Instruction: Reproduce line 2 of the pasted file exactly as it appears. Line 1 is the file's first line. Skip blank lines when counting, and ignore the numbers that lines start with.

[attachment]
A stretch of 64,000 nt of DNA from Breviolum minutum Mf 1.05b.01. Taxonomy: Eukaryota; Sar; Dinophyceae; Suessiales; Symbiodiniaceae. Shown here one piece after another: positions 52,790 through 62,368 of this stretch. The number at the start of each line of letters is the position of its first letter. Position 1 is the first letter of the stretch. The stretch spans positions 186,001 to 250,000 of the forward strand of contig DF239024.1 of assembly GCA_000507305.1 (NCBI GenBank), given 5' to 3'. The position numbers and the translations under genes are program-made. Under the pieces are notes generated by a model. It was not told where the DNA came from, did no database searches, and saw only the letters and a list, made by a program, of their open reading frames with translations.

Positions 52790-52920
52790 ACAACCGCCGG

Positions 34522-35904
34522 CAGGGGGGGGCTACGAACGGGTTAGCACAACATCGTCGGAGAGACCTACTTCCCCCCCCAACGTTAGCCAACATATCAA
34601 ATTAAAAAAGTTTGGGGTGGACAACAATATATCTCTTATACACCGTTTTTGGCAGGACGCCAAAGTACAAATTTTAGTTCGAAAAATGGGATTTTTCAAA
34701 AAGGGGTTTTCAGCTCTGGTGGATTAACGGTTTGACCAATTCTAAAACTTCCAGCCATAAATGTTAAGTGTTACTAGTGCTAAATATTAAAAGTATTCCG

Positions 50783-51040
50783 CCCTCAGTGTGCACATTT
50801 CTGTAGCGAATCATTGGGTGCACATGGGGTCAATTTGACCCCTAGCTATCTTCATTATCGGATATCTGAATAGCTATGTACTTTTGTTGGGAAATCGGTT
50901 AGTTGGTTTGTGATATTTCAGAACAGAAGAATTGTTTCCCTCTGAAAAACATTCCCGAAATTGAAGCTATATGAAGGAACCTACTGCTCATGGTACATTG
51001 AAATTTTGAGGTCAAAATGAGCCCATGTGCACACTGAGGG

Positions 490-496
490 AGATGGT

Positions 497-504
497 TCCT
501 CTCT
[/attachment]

Positions 52790-52920